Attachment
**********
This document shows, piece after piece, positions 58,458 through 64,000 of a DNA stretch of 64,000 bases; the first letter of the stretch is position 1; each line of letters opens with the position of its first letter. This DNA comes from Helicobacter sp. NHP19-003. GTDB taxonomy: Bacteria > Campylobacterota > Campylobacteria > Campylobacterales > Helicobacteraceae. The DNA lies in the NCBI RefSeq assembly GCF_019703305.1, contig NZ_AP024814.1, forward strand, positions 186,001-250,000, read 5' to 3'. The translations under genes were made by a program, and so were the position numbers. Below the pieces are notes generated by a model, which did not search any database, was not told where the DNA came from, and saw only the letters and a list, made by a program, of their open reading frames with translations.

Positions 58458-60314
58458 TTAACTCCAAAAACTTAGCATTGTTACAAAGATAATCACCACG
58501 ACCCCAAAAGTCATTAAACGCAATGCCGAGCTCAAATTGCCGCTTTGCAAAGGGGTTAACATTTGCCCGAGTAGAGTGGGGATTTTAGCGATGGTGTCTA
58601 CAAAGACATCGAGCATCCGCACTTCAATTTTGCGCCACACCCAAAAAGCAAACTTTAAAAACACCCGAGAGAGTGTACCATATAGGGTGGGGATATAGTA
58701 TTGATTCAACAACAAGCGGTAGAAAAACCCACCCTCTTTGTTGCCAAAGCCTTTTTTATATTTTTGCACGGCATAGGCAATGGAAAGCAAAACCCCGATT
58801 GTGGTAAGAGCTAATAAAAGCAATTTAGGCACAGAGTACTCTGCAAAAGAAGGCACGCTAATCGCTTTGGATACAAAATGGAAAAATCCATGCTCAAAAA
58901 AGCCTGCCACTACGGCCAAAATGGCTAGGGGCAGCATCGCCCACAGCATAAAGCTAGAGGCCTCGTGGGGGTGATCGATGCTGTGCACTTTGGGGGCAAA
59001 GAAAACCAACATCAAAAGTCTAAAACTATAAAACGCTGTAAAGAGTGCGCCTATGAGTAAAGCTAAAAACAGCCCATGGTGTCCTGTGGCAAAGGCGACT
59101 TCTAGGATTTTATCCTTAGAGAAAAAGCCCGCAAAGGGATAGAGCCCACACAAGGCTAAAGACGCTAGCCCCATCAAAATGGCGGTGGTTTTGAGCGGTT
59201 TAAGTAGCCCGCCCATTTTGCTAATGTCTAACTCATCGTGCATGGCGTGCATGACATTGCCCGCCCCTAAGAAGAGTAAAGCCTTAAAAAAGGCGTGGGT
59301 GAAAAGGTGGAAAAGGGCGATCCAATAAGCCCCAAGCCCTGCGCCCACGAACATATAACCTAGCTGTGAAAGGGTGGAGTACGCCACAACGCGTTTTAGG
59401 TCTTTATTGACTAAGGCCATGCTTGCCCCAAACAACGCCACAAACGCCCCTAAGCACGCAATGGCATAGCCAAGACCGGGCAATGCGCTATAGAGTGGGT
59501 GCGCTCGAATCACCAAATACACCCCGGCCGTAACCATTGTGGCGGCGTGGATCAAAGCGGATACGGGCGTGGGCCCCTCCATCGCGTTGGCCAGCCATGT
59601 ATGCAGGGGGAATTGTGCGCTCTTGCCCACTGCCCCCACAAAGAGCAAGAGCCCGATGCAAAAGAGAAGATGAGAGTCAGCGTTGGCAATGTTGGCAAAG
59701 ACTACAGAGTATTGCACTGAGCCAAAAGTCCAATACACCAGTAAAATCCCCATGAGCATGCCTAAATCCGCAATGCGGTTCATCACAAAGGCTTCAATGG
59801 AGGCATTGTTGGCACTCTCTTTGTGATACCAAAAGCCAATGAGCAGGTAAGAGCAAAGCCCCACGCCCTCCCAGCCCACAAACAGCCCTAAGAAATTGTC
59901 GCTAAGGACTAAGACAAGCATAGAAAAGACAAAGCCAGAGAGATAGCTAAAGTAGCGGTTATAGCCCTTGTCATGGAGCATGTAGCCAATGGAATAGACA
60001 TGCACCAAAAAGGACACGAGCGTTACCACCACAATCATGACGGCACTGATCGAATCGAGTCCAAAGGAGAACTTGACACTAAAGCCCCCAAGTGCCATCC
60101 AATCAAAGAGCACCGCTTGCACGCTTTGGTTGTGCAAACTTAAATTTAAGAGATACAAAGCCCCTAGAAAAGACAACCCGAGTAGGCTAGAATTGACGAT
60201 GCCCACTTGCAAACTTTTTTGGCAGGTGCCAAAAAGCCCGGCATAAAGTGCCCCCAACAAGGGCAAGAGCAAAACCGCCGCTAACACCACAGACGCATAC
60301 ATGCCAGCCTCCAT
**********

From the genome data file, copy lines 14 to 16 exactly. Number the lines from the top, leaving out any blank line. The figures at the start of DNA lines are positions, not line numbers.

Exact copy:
59501 GCGCTCGAATCACCAAATACACCCCGGCCGTAACCATTGTGGCGGCGTGGATCAAAGCGGATACGGGCGTGGGCCCCTCCATCGCGTTGGCCAGCCATGT
59601 ATGCAGGGGGAATTGTGCGCTCTTGCCCACTGCCCCCACAAAGAGCAAGAGCCCGATGCAAAAGAGAAGATGAGAGTCAGCGTTGGCAATGTTGGCAAAG
59701 ACTACAGAGTATTGCACTGAGCCAAAAGTCCAATACACCAGTAAAATCCCCATGAGCATGCCTAAATCCGCAATGCGGTTCATCACAAAGGCTTCAATGG